• After switching to a new log file, all your mongrel/fastcgi processes need to be restarted. Otherwise, you get a segfault when they try to log to a file that's not there anymore.
  • The /etc/logrotate.conf file is yet another file whose deployment needs to be managed (potentially along with a cron entry to kick off logrotate at the appropriate time).
So, I kept digging and eventually found this post
So, Rails can be told to log to a pipe, just like apache. I'm not familiar with cronolog, so this is what I ended up putting in my config/environments/production.rb file;
config.active_record.colorize_logging = false

log_pipe = IO.popen("/usr/sbin/rotatelogs #{RAILS_ROOT}/log/production_log.%Y%m%d 86400", 'a')

config.logger = Logger.new(log_pipe)
[the second entry is supposed to be a single line from 'log_pipe = ' to ')' ]
  1. Turn off colorized logs, because they irritate me.
  2. Open a pipe to rotatelogs (I use 'a' for 'append', instead of 'w' for 'write', but it doesn't seem to make any difference on my system - the file is appended to when I restart rails, whichever I choose).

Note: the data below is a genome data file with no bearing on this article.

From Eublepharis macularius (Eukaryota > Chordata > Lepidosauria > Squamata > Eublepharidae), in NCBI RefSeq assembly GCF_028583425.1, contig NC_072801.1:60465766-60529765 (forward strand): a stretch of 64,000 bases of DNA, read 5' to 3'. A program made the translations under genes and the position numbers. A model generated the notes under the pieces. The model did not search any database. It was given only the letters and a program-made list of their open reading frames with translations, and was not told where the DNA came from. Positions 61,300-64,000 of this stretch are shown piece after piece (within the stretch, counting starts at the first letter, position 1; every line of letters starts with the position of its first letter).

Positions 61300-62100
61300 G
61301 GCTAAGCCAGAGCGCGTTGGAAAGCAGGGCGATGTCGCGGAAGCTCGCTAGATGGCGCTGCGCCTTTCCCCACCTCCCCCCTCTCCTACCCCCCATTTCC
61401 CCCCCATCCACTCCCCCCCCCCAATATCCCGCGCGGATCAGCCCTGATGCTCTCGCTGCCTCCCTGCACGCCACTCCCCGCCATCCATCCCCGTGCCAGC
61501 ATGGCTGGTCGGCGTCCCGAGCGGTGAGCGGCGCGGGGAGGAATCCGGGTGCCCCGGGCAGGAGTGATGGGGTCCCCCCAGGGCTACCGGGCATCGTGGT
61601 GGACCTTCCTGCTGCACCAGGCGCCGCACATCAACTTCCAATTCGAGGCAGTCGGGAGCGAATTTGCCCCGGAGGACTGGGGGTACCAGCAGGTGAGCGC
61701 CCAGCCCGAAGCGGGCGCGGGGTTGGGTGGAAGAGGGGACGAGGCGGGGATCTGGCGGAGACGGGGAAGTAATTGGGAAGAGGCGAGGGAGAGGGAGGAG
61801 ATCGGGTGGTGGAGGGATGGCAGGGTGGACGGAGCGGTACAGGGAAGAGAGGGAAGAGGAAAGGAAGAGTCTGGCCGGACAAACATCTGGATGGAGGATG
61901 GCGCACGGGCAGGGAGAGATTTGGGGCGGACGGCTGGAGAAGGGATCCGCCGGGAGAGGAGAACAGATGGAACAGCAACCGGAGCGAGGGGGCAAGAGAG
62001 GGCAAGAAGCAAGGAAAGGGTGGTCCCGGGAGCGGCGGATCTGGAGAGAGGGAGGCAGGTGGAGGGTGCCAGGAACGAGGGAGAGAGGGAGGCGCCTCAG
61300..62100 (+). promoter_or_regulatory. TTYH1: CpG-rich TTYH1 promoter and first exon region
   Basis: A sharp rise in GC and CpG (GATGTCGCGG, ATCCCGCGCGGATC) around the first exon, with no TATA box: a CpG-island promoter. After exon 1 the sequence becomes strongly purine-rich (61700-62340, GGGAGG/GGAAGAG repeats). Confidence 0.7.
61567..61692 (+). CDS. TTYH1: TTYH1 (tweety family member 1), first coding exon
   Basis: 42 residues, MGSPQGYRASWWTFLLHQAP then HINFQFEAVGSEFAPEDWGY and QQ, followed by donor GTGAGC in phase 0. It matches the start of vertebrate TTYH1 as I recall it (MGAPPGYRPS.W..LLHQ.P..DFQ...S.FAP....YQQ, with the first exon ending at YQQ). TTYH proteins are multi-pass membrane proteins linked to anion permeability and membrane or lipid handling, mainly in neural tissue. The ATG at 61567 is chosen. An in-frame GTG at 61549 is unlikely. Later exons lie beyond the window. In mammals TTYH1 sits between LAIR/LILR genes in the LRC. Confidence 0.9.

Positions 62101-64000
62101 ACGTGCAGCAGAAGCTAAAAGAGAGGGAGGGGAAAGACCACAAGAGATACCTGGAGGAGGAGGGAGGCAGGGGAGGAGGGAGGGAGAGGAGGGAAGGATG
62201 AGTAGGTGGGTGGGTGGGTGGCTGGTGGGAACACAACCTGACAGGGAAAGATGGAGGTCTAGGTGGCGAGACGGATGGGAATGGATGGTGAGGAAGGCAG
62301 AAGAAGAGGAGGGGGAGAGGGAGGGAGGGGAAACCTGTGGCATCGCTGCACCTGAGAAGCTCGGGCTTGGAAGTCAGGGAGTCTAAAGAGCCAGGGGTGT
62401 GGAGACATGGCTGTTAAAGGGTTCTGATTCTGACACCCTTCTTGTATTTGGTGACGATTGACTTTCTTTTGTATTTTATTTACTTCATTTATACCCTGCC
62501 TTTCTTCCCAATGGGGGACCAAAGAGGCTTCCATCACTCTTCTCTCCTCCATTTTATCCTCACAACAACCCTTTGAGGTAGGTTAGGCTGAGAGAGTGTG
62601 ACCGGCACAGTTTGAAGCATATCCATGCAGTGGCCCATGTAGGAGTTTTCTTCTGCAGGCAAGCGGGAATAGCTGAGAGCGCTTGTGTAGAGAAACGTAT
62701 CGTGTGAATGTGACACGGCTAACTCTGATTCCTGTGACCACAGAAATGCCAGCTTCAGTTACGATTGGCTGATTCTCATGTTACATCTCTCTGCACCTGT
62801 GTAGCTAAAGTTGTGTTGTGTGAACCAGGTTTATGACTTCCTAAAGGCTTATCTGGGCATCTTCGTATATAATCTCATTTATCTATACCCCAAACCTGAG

3. Point the rails logger to the pipe.
This seems to do exactly what I want, with minimal mucking about.


Cloning Ubuntu Gutsy virtual machines on OSX with VMWare Fusion

I use VMWare Fusion on my Mac to create virtual machines so that I can see exactly how my code will behave when it's deployed on Ubuntu Gutsy server.
I want to setup a few servers, so that I can experiment with different load-balancing solutions. So, I took a virtual machine that I had already configured, and copied it using Finder. When I launched the VM, it asked me if I had moved it or copied it. I clicked "I copied it", and the machine carried on booting.

Unfortunately, the networking was broken - the machine kept insisting that eth0 was not present. After a bit of research, I found this thread on the VMWare forums.
The problem is that VMWare assigns a new MAC address to the machine when you copy it - which is sensible, since you can't have two instances of the same MAC address on the same network. But, Linux stores the MAC address of the card when the network interface is configured, and VMWare has no way of telling Linux about the new MAC address. So, Linux thinks it's original network card has disappeared, and that a new card with a different MAC address has been installed, and gets very confused.
The solution, for Ubuntu 7.10 (Gutsy Gibbon), is to edit this file as root;

Here is the file before editing;
# This file was automatically generated by the /lib/udev/write_net_rules
# program, probably run by the persistent-net-generator.rules rules file.
# You can modify it, as long as you keep each rule on a single line.